Teeth in an hour? It’s really possible!
- After the extraction of teeth, a temporary denture is made.
- A computerized scan of your mouth, gums, and jawbone is done, allowing Dr. Scharf to complete the procedure virtually.
- A bridge of natural-looking teeth is created, and the computer scans are used to make a guide for the real procedure.
- On the day of your appointment, all dental implants are placed without opening the gum tissue, following the guide.
- The bridge is placed, and the patient can go home. It only takes about an hour!
Traditional implant therapy involves reflecting the gum tissue (drawing it back from the gum line), placing dental implants, and waiting 3–6 months for healing. Then the new teeth are made and attached to the implants. Teeth-in-an-Hour™ is a revolutionary technology that allows for the teeth to be made even before the surgery is done.
How Teeth-In-An-Hour Is Done
Computerized treatment planning and 3-D CAD-CAM design make this possible. A three-dimensional dentascan is made of the patient’s jaw as well as his or her existing denture. This information is fed into a computer, and the surgery is done virtually on the computer so that CAD-CAM technology can be used to make a model of what the patient’s jaw and implant position will be after the implants are placed. This information is then transferred to the dental laboratory, where the bridge is created.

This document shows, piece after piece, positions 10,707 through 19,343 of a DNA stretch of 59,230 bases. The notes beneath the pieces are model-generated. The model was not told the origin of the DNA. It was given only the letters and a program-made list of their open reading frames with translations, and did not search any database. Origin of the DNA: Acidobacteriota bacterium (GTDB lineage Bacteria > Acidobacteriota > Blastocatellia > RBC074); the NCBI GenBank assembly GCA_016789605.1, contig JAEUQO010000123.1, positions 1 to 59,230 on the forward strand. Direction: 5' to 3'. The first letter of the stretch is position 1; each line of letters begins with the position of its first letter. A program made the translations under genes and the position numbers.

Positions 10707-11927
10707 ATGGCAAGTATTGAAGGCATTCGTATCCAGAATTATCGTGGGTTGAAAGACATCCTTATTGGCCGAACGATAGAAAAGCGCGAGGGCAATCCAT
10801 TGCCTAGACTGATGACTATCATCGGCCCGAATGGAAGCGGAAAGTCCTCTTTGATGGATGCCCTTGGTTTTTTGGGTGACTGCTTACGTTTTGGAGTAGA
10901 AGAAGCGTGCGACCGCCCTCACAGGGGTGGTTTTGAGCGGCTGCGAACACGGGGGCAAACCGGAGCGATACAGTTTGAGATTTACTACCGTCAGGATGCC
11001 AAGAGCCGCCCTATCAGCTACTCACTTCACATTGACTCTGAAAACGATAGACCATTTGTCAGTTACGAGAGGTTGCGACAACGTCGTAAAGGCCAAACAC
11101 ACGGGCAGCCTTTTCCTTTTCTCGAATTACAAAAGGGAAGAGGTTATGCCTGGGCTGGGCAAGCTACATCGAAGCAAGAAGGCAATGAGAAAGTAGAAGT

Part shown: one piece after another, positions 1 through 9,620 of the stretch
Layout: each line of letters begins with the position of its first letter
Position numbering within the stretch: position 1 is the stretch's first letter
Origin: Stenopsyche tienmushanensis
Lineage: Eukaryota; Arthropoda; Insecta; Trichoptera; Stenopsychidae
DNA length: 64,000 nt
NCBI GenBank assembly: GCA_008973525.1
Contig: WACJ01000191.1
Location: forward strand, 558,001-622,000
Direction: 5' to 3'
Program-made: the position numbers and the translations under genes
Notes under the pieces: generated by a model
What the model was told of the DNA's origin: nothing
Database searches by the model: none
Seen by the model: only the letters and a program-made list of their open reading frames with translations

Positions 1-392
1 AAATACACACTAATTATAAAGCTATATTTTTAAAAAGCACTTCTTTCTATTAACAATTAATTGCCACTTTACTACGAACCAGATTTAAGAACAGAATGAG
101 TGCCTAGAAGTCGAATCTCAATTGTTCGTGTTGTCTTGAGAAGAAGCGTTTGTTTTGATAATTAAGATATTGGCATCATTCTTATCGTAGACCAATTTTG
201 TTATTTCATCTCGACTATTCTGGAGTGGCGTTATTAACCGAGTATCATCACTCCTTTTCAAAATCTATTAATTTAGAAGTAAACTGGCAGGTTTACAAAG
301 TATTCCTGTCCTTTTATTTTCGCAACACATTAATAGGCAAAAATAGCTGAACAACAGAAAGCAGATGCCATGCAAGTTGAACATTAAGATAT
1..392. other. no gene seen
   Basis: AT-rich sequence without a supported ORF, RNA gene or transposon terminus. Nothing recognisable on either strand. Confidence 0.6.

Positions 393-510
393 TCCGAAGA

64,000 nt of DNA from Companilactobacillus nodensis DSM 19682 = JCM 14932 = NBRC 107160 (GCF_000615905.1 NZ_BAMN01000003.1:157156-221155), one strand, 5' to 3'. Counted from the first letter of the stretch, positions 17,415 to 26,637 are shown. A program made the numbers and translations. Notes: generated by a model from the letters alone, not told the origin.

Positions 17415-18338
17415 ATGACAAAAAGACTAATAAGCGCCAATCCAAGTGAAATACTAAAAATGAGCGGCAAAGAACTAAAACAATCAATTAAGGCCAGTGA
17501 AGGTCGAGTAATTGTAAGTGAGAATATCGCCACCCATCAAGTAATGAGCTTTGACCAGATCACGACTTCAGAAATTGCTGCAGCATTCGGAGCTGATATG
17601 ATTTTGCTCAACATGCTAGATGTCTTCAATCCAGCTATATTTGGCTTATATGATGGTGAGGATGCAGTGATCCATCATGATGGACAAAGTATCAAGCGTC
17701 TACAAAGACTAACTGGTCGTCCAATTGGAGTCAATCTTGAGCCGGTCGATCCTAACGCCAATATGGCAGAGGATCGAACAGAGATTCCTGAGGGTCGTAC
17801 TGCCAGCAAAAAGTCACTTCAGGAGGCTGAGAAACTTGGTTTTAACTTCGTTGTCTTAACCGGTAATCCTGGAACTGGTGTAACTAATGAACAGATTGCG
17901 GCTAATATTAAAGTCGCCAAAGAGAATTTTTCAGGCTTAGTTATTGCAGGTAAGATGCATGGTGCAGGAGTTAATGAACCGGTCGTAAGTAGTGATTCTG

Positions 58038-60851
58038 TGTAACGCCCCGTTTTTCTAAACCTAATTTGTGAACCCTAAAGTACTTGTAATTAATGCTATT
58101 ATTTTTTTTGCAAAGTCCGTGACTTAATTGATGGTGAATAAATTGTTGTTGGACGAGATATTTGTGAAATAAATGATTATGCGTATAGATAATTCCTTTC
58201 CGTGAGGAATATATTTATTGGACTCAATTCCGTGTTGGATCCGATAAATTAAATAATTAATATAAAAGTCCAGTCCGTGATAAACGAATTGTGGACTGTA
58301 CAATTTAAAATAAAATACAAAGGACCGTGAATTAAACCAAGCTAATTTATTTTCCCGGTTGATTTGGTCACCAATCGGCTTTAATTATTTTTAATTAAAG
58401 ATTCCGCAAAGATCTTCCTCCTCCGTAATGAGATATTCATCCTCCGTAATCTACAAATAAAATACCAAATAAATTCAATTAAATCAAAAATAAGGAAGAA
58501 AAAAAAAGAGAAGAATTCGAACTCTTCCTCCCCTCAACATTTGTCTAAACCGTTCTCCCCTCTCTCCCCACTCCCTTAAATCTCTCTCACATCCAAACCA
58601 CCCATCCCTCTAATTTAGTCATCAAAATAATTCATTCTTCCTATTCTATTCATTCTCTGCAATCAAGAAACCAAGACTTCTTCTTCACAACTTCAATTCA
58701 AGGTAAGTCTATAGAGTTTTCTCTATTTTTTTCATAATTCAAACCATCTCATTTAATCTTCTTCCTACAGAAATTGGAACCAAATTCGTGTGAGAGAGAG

On the surgery date, a CAD-CAM guide is made that is placed in the patient’s mouth, guiding the placement of the implants according to the positions determined during the “virtual surgery.” Because Dr. Scharf has done the surgery “virtually” on the computer, the implants can be placed without opening the gum tissue. Once the implants are placed, the prefabricated bridge is attached. The procedure only takes about an hour and involves no flaps or stitching!
Advantages and Drawbacks of Teeth-In-An-Hour
The advantages of “Teeth-in-an-Hour™” are that it is flapless, fast, and accurate. There is minimal swelling, and the procedure is virtually painless. The only drawback is that the patient must have had his or her extractions done and be in a denture before the surgery is done. The patient’s denture is the template for the final restoration. Prospective patients must have enough bone to support the restoration, and they must be able to open their mouth wide enough to accommodate the instrumentation.
Dr. Scharf is experienced in the Teeth-in-an-Hour™ procedure and can help you decide if this method of restoration is right for you.